In regards to the music, it’s tonally out of place, feeling at odds with the sword and sorcery setting but it’s hard not to like. The composition accompanying the first stage mixes up some epic synths with samples similar to someone playing pre-arranged loops on a keyboard they got for Christmas. The second stage intro tune is by far the strangest yet accomplished of the bunch. The 80’s synthesised bass and sampled voice makes you think Chaka Khan is going to burst in at any moment. The finale is reminiscent of the early period of The Cure in places and is probably the most appropriate.
The sonics in Savage are a great showcase of what the Amiga could do. Whether they’re a right fit for the game is a completely different matter. But they’re damn catchy though.
With three varying genres of games in one, you can’t fault the development team for trying something a little different. Unfortunately, none reach the heights of their specialist counterparts. The first stage’s crunchy combat is let down by stifling platforming. The jumping arc is too rigid and the more involved sections require some pixel perfect leaps. This is made harder by the constantly respawning waves of enemies meaning any break in their formation has to be taken full advantage of. Savage is quite generous in health drops and upgrades such as the orbiting stars giving a temporary sense of empowerment. Despite some flaws, the first level does provide an enjoyable if simple arcade style romp.
The first-person style second level is the weakest of the trio, proving to be aggravating and mundane. The randomisation of the columns that result in instant death can be hard to avoid as they sneak into your field of vision as you navigate left to right. The shooting also feels imprecise and lacks any force. It can occasionally feel a little rousing as you make a last ditch manoeuvre around a column but on the whole, it falls flat, failing to replicate the thrills of similar games.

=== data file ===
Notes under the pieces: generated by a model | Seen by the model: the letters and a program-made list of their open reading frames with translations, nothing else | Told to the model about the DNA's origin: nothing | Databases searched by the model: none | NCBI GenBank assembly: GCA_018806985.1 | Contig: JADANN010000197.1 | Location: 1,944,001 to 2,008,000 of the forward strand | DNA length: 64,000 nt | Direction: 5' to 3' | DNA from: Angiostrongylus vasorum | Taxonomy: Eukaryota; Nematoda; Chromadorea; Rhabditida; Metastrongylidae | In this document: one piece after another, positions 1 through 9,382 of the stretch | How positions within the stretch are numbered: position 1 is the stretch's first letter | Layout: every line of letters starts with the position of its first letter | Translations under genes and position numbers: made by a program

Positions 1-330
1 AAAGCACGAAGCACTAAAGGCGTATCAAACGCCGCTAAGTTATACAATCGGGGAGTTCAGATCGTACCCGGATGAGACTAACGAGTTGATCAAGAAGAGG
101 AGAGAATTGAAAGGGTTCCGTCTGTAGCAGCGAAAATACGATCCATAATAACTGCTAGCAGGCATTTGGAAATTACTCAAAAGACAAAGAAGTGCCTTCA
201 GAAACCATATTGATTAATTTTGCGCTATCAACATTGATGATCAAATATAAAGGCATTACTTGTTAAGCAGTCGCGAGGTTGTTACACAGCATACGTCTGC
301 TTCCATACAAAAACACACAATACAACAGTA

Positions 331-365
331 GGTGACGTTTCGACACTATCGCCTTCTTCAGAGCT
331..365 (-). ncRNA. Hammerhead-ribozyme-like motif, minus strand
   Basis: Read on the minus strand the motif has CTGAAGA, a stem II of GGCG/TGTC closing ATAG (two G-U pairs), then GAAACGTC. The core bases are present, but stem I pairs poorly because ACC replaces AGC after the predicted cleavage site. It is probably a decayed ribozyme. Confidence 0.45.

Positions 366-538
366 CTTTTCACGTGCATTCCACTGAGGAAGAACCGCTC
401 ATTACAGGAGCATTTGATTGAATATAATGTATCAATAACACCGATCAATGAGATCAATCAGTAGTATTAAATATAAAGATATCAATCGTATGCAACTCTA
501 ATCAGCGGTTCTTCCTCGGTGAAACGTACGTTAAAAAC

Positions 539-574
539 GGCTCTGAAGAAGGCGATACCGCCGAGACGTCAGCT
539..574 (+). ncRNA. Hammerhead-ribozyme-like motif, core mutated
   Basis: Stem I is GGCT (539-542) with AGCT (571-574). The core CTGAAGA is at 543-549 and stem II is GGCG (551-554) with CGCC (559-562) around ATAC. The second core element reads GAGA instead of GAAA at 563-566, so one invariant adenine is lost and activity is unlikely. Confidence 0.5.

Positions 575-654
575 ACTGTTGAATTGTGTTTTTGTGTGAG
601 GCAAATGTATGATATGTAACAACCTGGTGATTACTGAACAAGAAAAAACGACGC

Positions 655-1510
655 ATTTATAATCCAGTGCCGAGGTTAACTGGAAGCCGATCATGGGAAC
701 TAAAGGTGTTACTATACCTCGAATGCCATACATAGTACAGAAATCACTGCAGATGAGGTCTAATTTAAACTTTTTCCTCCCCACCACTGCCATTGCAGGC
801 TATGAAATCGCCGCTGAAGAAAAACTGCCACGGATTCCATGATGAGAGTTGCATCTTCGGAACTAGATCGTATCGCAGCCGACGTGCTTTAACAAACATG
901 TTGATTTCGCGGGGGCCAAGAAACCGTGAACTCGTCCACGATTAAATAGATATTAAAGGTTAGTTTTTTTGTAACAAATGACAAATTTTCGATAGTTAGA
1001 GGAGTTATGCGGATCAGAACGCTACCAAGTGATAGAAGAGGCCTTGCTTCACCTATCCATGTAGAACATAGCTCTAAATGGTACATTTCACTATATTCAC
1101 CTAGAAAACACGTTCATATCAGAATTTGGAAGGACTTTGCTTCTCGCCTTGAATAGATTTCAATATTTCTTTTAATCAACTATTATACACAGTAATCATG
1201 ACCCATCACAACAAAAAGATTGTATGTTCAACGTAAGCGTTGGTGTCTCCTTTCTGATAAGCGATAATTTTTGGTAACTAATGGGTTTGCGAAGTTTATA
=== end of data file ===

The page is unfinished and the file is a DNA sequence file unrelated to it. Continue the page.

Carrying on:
The shoot-em-up section is an uplift in quality and enjoyment. Steering your bird is responsive and taking down enemies is satisfying enough, despite some questionable collision detection. The level design is simple meaning you won’t find the journey around the dungeon too troublesome, as long as you explore each corner as you go for the required items. It’s possible to reach the end of the stage without collecting anything, although you will be promptly told that you’ve missed something forcing you to back track.
The AI across all stages is a little lackadaisical with the pathing of enemies seeming broken in places as they congregate below platforms. Controls are sharp and the game does have a genuinely rewarding sense of progression.
Savage received a variety of scores across both 8 and 16-bit formats. The Amiga version received some decent grades with many applauding what it was trying to do. The individual sections all miss the mark in one way or another but that doesn’t mean there’s no fun to be found.
For the full review, including added trivia and insight, check out the video below:
Savage isn’t a great game by any means as none of the differing levels really excel. Some of the mechanics can be a little frustrating but it’s overall sense of fun is infectious, helped by some eclectic arrangements from Kevin Collier. It is graphically very competent if slightly basic. The gameplay variance helps break up any potential monotony and if you find yourself struggling with some of the certain pitfalls present in the game, just kick back and take in the music that carries more samples than your local Avon lady.